From its earliest days, English shorthand was promoted as a way to capture speech verbatim. Initially the focus was on sermons; virtually all the manuals show how heavily the repetitive and formulaic diction of sermons shaped shorthand systems. During the civil war and in the later seventeenth century, however, the reading public came to expect stenographically-derived news reporting, especially of trials and scaffold speeches, occasionally of debates and public meetings.
(top right) In 1589, the first sermon to be recorded in shorthand was published. "Characterie" in the title (An ordinary lecture ... taken as it was uttered by Characterie ) refers to the first system of shorthand since antiquity, Timothy Bright’s Characterie. An arte of shorte, swifte, and secrete writing (1588). Bright’s system was unworkable but fascinating. It supposedly was used to capture several sermons, of which Egerton’s was the first. The taker claimed he had "not missed one word." It may be that Egerton was chosen because a breathing disorder made him speak very slowly.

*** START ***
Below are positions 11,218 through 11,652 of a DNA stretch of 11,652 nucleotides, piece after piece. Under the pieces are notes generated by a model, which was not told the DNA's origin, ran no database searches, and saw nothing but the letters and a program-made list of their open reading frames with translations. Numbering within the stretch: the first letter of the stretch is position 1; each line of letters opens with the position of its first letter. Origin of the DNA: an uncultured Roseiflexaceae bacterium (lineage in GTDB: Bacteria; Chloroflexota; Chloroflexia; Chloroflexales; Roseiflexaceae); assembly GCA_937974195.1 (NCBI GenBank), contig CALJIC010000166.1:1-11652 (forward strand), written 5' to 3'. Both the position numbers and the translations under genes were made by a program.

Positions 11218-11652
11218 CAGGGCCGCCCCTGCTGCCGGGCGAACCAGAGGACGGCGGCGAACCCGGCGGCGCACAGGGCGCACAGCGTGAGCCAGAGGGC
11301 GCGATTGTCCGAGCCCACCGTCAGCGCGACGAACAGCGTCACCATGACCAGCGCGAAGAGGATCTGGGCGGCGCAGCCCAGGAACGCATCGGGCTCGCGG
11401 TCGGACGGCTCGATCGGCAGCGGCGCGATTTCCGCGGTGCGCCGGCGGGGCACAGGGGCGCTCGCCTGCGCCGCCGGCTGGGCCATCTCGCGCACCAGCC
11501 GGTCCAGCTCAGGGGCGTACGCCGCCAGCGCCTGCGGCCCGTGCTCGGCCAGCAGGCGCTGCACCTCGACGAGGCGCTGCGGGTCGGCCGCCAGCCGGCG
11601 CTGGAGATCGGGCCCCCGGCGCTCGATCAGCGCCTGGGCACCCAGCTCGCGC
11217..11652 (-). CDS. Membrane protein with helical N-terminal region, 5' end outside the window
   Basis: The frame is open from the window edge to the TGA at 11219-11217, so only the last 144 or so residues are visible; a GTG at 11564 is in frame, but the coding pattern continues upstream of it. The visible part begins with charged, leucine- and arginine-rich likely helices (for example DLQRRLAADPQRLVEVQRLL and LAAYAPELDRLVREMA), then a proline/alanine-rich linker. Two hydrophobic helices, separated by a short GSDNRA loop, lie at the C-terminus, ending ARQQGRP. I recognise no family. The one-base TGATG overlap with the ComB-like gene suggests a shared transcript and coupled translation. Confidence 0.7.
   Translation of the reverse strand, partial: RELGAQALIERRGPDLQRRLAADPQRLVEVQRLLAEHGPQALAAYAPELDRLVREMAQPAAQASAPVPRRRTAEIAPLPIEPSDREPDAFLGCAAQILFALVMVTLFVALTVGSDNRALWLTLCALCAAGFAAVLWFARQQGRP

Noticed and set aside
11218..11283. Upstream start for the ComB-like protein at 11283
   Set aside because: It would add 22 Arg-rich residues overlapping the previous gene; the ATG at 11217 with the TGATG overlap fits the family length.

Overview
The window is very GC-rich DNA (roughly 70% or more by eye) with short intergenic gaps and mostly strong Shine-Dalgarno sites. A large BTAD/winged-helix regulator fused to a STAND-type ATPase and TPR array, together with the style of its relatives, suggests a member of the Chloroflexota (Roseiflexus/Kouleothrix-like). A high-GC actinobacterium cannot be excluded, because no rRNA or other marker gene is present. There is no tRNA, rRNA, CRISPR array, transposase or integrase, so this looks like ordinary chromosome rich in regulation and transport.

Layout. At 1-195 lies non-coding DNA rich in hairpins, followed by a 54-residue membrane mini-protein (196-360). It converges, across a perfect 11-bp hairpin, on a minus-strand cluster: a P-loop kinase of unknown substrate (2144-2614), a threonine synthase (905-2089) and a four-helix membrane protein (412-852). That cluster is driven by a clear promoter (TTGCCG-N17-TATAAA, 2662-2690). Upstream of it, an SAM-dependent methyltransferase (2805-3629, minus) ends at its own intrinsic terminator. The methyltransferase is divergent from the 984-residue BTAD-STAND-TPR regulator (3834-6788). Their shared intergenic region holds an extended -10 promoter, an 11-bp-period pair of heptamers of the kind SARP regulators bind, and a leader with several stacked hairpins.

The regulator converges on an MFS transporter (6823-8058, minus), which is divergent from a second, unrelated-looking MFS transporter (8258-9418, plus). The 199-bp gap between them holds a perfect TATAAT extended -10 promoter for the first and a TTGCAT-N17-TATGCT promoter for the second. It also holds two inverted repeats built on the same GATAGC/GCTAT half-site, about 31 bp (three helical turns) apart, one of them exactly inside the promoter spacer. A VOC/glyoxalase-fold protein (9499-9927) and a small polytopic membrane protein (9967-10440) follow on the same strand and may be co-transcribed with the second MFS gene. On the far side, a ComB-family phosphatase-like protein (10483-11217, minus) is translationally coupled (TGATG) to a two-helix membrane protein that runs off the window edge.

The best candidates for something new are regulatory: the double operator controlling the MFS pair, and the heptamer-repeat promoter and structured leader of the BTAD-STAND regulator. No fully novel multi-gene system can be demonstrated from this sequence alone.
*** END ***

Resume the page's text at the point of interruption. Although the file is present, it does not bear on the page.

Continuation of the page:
(bottom right) The radical John Lilburne’s trial and acquittal for treason in October 1649 was the second great trial in a revolutionary year (after the trial of Charles I). While the name of the stenographer is unknown (and there may have been more than one), the publisher was a sympathetic near-royalist, Clement Walker. The extraordinary vividness of the exchanges of Lilburne and the judges made the trial a model of the state trial genre for decades to come. It is described on the title page as "Being as exactly pen'd and taken in shorthand, as it was possible to be done in such a croud and noyes, and transcribed with an indifferent and even hand."